Published On: Thu, Nov 11th, 2010 at 3:40pm

GPs out of hours should be better coordinated

Scotland’s GPs called today, Thursday 11 November 2010, for better coordination of out of hours services for patients.

In light of the Scottish Parliament’s debate on rural out of hours services, Scotland’s GP leaders have called on the Scottish Government and NHS Scotland to do more to establish better quality standards and coordination of services to deliver real improvements for patients. They also underlined that none of this requires a renegotiation of the GP contract.

Dr Andrew Buist, Deputy Chairman of the BMA’s Scottish GP Committee said: “There is a perception amongst politicians and the public that the problems with out of hours care stem from the introduction of the GP contract in 2004. This is not the case. In many areas, such as Greater Glasgow, the service that operated prior to 2004 is the same service that continues to operate, albeit the service is now directly managed by the NHS Board.

“The BMA recognises that there is a need to improve some elements of out of hours care. This is a priority for GPs as well as politicians. Involving GPs and other service providers in the planning and co-ordination of services can deliver real improvements for patients. None of this requires a renegotiation of the GP contract.” The new contract, which allowed GPs to transfer responsibility for providing out of hours care to the local NHS Board, was designed to combat a crisis in general practice and ensure the sustainability of out-of-hours care for patients. Before the new contract was introduced, morale was at an all time low, GPs were planning to retire early and recruitment was becoming impossible.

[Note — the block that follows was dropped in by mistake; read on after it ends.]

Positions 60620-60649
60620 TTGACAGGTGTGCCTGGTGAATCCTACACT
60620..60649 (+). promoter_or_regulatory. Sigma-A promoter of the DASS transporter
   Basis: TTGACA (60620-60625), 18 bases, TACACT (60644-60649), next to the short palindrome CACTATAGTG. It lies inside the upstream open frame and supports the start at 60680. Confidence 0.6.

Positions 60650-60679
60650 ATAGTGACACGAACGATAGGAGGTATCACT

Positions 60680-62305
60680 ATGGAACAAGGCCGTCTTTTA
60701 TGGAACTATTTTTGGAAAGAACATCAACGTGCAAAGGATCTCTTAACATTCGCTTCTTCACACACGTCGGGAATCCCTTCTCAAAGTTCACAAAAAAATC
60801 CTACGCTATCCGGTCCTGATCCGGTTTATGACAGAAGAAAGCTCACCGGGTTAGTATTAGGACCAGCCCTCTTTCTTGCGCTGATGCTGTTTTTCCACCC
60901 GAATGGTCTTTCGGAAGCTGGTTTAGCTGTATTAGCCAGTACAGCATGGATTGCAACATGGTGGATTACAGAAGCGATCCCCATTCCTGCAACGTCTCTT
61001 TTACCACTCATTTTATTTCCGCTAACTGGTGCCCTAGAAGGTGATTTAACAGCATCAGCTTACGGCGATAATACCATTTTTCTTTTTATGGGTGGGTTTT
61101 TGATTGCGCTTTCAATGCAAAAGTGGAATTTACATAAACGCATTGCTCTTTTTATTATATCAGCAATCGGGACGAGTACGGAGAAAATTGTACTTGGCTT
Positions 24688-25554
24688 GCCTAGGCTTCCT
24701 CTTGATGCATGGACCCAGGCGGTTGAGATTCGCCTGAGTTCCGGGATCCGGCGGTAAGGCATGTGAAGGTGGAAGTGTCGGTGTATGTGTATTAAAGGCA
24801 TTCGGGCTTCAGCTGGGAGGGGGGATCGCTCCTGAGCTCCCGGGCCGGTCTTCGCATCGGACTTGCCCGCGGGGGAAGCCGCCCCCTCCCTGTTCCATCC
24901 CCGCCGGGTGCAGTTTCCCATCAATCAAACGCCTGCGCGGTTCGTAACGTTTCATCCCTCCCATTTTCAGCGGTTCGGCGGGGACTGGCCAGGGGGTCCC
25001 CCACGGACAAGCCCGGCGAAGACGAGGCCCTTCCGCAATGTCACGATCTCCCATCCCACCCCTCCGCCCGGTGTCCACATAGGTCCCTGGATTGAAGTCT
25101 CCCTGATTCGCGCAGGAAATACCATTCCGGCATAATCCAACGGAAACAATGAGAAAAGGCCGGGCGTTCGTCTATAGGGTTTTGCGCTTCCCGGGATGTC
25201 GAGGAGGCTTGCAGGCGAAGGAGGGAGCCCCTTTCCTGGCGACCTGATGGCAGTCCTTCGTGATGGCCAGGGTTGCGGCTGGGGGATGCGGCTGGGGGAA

Dr Buist added: “Doctors were working excessively long hours, and rural communities in particular were at risk of losing daytime GP service at the expense of out-of-hours availability. There is no going back to the old ‘Dr Finlay’ model of general practice. In today’s modern service much more complex care is provided to patients in hours and there needs to be a comprehensive out of hours service that does not rely on over-tired GPs bearing the brunt of the work.

“NHS 24 has improved over the last few years, but more needs to be done to educate patients as to who to contact out of hours. Patients continue to receive high quality health care round the clock. However, it is by no means perfect. Improving out of hours care is a priority for GPs as well as politicians.

“Out of hours care encompasses all aspects of the health service: general practice, secondary care and community care, all of which can be accessed by first contacting NHS 24. More should be done to promote NHS 24 to the public as the first point of contact for non emergency calls out of hours.”

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